It's an interesting topic, and one as American as apple pie. Americans dislike intelligence and learning, and this dislike starts early. Teenage love dramas end with the cheerleader in the arms of the school athlete, while the rejected class genius wears glasses and large red spots on his or her ugly, crying face.
The adult version of the same hatred of the intelligentsia wears political clothes these days. It's the liberals, lefties and communists who are seen as smart, and this is why they are hated. The conservatives have done an excellent job in creating the impression that the only true elites in this country are people with learning. There are no financial elites, no political elites, no industrial elites, none at all. The only elites, the ones who rule everything that has turned out poorly, are the well-educated and intelligent lefties. Oh, and the Hollywood elites.
This retelling of reality is quite masterful. The idea that Hollywood and the universities run this country, even when the conservatives rule all the branches of the government, even when some of the wealthiest men on this earth run the industries of this country, even when George Bush courts the religious leaders almost daily. Even then it's only the ex-hippies with their John Lennon glasses who have enough power to be envied, despised and hated.
Why does this plot work? It doesn't conform to reality. What is it about learning that causes such a visceral negative reaction in so many Americans? Why are the owners of great wealth not regarded as elites to hate?
I'm not sure. Is it the myth of equal opportunity that makes people see great wealth as something almost within reach? If so, why doesn't the same myth work for higher education?
Billmon's post on Al Gore's movie An Inconvenient Truth addresses some of the same questions:
There's something deeper at work here than just conventional media bias or capitalist economics, although they're certainly part of it. There's always been a powerful current of anti-intellectualism in American politics, just as there is in American life. It's the dark side of democracy: The pressure to accept what the majority, or the most vocal minority, thinks is true as truth – even when the evidence is entirely on the other side. When Henry Ford said history was bunk, he wasn't taking about the past but about the present, and his ire wasn't directed at historians per se but at the revisionist historians of the Progressive Era, who were telling him and his fellow know nothings inconvenient facts they didn't want to hear. Pump Henry full of Hillbilly Heroin and put him on the radio, and you've got Rush Limbaugh, still making the same point.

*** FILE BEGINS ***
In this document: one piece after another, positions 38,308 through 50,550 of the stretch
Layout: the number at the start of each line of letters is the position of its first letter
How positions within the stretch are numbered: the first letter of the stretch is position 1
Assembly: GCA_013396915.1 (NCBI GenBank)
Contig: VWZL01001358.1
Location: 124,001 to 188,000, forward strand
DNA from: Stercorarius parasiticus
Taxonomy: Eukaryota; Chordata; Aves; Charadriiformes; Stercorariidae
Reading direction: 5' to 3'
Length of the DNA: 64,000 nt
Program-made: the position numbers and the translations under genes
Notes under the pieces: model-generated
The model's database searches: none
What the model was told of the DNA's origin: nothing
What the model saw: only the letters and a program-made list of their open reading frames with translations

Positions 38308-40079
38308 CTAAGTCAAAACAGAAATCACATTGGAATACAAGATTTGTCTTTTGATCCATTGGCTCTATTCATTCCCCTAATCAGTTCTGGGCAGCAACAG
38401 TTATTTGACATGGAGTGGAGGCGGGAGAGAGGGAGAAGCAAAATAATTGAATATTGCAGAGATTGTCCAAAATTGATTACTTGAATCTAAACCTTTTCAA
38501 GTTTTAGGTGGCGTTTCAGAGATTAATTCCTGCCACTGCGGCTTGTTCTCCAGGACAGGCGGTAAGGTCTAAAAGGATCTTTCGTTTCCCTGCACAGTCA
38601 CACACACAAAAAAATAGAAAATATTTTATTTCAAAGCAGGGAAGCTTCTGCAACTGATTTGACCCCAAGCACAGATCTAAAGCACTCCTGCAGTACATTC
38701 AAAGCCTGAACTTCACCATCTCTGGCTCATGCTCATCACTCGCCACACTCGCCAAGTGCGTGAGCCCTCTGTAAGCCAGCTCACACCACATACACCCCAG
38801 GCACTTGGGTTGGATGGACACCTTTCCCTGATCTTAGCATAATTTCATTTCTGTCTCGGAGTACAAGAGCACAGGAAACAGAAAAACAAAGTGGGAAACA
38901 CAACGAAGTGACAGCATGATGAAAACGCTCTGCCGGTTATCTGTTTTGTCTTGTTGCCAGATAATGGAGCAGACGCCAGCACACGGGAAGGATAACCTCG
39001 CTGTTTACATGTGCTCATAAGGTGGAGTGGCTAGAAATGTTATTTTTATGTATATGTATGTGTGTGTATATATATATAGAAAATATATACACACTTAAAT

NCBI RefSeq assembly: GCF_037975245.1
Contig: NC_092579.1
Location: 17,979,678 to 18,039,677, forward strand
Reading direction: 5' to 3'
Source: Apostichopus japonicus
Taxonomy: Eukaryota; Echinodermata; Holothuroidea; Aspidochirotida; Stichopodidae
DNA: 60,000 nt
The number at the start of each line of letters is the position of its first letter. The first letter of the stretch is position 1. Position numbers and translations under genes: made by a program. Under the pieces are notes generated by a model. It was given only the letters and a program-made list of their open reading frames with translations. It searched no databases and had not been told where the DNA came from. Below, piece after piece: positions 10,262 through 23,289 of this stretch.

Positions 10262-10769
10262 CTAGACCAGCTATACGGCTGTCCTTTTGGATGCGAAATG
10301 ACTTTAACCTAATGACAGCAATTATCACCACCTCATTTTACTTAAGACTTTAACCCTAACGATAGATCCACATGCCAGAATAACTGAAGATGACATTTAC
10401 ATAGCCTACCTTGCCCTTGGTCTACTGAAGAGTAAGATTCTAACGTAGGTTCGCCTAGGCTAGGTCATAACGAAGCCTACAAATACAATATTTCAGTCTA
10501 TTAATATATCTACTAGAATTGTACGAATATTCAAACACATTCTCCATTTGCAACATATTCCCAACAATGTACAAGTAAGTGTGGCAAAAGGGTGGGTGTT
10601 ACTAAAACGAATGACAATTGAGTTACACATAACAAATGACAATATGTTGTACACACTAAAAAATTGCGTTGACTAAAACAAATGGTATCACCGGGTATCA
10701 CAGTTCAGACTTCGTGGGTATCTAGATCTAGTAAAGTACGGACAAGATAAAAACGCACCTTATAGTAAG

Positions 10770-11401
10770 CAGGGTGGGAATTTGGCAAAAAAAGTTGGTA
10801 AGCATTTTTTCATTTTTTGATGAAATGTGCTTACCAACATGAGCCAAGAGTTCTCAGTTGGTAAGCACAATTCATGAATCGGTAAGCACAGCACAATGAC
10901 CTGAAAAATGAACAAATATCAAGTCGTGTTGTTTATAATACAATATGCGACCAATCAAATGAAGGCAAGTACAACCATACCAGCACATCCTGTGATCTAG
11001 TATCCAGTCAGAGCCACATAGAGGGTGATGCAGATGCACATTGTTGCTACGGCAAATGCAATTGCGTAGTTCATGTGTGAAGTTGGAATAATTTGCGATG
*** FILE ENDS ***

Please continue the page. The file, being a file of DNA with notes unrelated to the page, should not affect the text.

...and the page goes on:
The difference between Ford's time and Limbaugh's is that the political presumption against rationality is now shared, or at least pandered to, even at the top of the political and cultural pyramid. It's curious that people who are paid to think and write for a living, and who, like Gore, attended the "best" schools, are now nearly as susceptible to the politics of ignorance as your average conservative talk show host, but then the elite media ain't what it used to be. Like academia, it's fighting a losing rear-guard action against the spirit of the times and the angry, irrational prejudices that go with it.
Read the whole post, by the way. It is beautiful.
"It's the dark side of democracy", Billmon says about the question I asked. I wonder. Anti-intellectualism isn't anywhere near as common in European democracies. People there are more likely to hate the moneyed elites or the political elites than the educated elites, and being a nerd had no negative effect on my teenage dating successes (though naturally I had no red spots).
It could be that anti-intellectualism has to do with the way American democracy is defined, though, or more specifically with the myths of the American democracy. Think back to all those black-and-white movies where the simple cowboy type gets up and gives a speech straight from his heart and lo! everybody is convinced and the cowboy wins the debate. Mr. Smith Goes To Washington. Or all those thirty minute TV sitcoms which end with any and all serious problems completely solved. My hunch is that Hollywood might indeed be responsible for some of the nerd-hatred, simply by having made knowledge look too easy and something that can be found by a sincere study of ones heart, by having prepared for our consumption too many delicious scenes where the simple values beat learning, where they are seen as mutually exclusive.
Another way of looking at these myths in the context of American democracy is to argue that the democracy has so far failed in making higher learning genuinely available to all who are interested in acquiring it. The United States doesn't do very well in international comparisons of student performance. Public schools in poor areas are underfunded. College education is extremely expensive. All this makes book learning look like something that is out of reach for most lower income families or available only in a diluted form, and perhaps it's psychologically healthy to scorn something you can't get in any case. But the same scorn should apply to that mythical great wealth that awaits right around the next corner, and it doesn't.